‘shocking’ subject matter is not new in art, <but> a historically legitimate practice

Blue Apple

Senior Member
Persian (Iran)
Does the following text mean "Chapman brothers’ appropriations from Goya’s Disasters of War show that shocking subject matter is not new in art and has been practiced several times during the history "?

Context:
After all, ‘shocking’ subject matter is not new in art, but a historically legitimate practice, as the Chapman brothers’ appropriations from Goya’s Disasters of War demonstrate (Art and Advertising by Joan Gibbons).
 
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  • Uncle Jack

    Senior Member
    British English
    No. Your use of "show" is wrong. 'Shocking' subject matter not being new is accepted fact, and does not need to be shown by anything. The Chapman brother's appropriations from Goya’s Disasters of War are examples of this.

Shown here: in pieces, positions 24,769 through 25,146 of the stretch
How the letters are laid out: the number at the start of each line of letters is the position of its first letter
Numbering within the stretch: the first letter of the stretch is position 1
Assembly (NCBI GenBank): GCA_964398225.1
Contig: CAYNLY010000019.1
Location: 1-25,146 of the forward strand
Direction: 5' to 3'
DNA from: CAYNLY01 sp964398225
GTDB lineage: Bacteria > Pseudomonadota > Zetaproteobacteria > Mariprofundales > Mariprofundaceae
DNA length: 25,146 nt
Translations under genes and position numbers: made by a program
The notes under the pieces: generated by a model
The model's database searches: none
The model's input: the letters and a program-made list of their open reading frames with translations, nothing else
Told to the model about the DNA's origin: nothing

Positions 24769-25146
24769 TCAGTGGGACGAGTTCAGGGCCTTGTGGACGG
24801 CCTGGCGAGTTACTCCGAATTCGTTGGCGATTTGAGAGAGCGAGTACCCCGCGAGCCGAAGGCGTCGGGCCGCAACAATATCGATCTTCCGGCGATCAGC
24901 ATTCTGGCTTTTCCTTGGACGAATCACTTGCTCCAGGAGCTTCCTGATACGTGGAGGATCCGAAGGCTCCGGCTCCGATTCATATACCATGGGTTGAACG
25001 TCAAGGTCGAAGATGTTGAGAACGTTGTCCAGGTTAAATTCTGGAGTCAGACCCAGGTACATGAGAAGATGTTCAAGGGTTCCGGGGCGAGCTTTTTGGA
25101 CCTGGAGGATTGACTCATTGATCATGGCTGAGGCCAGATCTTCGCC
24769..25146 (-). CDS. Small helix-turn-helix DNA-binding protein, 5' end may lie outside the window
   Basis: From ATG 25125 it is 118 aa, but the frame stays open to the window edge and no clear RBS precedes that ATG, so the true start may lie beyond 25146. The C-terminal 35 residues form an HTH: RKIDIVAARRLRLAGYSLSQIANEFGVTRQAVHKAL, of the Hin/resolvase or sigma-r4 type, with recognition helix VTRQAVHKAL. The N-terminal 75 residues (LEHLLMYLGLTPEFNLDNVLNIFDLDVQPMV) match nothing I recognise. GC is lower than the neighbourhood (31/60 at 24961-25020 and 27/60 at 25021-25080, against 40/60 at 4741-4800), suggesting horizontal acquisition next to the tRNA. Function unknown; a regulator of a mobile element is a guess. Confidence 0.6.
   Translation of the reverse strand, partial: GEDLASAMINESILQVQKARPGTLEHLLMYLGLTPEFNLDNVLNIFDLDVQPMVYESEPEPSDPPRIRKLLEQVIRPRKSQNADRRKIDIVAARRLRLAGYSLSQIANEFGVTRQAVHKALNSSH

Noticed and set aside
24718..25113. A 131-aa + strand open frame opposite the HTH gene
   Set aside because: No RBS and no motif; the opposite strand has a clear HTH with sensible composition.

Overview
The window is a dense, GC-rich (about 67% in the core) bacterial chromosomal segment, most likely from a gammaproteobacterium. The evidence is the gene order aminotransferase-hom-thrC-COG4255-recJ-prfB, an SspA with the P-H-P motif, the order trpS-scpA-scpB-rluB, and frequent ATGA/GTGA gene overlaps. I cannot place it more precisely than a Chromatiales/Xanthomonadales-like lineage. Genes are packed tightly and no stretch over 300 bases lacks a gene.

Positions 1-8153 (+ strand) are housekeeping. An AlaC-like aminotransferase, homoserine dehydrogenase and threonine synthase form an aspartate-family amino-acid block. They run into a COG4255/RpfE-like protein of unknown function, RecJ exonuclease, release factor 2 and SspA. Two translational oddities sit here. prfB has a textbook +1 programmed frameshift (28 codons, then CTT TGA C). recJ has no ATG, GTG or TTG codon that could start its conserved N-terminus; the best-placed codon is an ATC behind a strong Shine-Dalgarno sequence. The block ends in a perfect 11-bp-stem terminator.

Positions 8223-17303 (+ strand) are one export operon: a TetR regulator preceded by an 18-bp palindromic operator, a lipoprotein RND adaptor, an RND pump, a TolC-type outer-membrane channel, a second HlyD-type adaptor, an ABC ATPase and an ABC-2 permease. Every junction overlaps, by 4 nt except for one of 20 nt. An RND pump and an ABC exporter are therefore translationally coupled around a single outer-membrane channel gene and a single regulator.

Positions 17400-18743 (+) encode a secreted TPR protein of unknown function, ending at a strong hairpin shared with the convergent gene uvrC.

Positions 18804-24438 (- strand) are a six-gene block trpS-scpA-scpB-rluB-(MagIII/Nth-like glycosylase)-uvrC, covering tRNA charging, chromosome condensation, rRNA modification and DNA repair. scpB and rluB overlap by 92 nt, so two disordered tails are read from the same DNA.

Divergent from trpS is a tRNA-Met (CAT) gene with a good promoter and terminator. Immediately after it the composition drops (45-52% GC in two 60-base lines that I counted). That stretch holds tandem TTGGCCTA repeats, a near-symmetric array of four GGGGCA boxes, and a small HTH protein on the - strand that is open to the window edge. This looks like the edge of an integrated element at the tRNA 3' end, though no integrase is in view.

velisarius

    Senior Member
    British English (Sussex)
    Illustrate, demonstrate, show - all seem to me suitable verbs in that context, with roughly the same meaning.

    Perhaps it's a little confusing, as both "show" and "demonstrate" can mean "prove". It's a fine distinction, I think.
     
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